the leaves of a tree are changing colors

Leave the Leaves Alone

Each fall Baltimore residents have an opportunity to do something great for our waterways, our soils, and our wildlife. Resist the urge to bag up the leaves from your yard, sidewalk, or roadway.

Leaves from the trees provide natural fertility to your turf grass, offer crucial shelter for overwintering wildlife, and are a free source of mulch for your garden beds. We recommend the following three strategies for dealing with leaves on your property.

Leaves That Fall on Garden Beds

Leaves That Fall on Lawns

Leaves That Fall on Walkways or Driveways

  • Here, use your mulching lawnmower with a bagging attachment. This strategy will simultaneously clean up your sidewalk, increasing safety on rainy days, while giving you a little extra mulch or compost for spreading under trees, shrubs, or on dormant vegetable beds. Plus, an electric or battery-powered lawnmower is a lot less polluting than a leaf blower. Bonus: collect leaves in the same way from streets and alleys to reduce nutrient loads in our streams.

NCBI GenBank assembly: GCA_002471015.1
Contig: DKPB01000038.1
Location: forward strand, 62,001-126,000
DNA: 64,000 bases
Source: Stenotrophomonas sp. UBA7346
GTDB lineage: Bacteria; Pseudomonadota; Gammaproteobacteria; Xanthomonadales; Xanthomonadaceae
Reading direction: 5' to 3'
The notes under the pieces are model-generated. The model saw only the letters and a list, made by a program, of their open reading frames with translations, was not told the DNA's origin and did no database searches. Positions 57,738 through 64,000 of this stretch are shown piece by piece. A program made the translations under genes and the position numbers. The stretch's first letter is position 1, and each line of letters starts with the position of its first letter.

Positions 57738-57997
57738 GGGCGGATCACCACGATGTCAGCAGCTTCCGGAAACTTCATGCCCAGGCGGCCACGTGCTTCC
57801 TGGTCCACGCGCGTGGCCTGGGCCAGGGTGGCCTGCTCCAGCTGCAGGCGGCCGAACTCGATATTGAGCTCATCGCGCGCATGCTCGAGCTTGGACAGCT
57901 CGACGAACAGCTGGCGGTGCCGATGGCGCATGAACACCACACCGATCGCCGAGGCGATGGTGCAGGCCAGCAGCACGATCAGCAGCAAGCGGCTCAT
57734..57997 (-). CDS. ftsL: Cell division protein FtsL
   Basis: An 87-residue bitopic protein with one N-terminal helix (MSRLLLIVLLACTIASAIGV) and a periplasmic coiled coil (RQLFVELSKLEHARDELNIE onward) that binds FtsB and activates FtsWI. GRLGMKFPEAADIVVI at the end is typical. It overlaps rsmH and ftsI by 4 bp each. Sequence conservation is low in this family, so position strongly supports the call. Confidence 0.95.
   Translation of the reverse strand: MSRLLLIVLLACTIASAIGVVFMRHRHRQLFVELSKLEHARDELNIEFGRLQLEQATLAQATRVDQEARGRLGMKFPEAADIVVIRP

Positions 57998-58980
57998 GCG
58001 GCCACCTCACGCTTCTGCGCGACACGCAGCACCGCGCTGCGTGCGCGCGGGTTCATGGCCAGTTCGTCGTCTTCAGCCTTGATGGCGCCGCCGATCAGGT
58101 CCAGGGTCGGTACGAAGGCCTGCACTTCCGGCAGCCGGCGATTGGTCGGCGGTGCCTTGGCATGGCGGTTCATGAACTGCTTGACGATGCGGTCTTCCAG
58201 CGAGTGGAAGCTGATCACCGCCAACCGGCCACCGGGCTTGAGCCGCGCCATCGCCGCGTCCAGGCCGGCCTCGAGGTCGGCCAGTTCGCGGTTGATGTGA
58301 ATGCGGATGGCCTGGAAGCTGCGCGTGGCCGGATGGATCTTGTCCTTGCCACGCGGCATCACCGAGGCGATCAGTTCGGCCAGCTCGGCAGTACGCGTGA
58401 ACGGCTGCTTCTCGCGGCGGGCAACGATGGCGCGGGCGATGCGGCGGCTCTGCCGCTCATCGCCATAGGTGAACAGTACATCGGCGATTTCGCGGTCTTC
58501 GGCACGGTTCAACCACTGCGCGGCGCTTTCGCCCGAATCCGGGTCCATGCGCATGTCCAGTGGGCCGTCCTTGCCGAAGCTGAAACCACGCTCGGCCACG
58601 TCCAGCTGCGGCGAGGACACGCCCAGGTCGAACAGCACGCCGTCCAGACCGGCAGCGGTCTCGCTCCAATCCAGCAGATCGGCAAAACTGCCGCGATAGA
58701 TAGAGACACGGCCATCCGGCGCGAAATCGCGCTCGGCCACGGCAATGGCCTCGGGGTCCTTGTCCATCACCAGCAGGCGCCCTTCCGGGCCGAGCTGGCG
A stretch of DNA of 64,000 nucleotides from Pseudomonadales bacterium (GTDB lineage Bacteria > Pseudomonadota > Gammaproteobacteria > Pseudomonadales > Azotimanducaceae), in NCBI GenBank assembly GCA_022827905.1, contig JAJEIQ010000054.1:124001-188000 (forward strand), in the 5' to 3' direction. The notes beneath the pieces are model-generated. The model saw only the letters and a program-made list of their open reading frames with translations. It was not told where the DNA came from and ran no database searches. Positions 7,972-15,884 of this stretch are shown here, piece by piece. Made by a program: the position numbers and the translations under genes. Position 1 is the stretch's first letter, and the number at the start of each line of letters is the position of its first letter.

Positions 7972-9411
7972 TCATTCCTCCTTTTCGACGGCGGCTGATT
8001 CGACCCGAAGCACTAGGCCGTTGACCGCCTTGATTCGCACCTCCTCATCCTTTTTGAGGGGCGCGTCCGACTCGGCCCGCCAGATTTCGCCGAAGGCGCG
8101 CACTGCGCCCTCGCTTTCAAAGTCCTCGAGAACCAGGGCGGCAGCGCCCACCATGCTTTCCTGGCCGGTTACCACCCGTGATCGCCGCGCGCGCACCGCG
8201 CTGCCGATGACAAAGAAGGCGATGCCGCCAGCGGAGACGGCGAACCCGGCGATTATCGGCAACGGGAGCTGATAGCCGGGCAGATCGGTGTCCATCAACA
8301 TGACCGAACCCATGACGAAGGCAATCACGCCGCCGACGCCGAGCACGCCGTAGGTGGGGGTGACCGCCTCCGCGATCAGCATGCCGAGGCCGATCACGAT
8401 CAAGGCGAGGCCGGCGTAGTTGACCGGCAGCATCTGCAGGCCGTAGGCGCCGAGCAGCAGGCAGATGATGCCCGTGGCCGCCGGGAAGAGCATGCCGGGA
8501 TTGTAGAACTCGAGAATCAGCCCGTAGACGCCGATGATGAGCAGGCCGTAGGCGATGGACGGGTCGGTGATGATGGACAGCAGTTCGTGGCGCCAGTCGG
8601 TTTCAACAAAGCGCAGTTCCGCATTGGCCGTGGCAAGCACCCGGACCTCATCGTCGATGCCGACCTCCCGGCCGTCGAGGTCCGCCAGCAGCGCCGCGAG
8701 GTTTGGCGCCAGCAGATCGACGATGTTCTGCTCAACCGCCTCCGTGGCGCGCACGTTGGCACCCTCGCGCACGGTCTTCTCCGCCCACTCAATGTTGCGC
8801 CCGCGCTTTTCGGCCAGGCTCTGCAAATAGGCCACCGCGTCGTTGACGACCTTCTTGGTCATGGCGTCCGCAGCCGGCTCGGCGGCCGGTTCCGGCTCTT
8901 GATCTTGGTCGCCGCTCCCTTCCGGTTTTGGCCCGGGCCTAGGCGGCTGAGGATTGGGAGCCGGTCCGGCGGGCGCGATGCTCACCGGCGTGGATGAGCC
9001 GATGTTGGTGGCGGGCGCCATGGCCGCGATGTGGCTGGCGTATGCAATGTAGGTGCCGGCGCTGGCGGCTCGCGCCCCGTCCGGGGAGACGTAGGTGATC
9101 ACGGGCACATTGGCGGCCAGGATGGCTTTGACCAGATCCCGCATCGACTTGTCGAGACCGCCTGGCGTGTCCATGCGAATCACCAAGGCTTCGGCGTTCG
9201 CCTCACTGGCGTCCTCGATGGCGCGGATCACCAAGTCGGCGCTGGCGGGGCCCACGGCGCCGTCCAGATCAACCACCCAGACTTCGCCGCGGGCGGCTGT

If you have an urban property with no garden beds, we encourage you to look for a community garden that can use your leaves instead of having the city or county collect them.

One of the key tenets of gardening for wildlife is that you can often do more by doing less. So, put down the rake and let your leaf blower gather dust in the basement.

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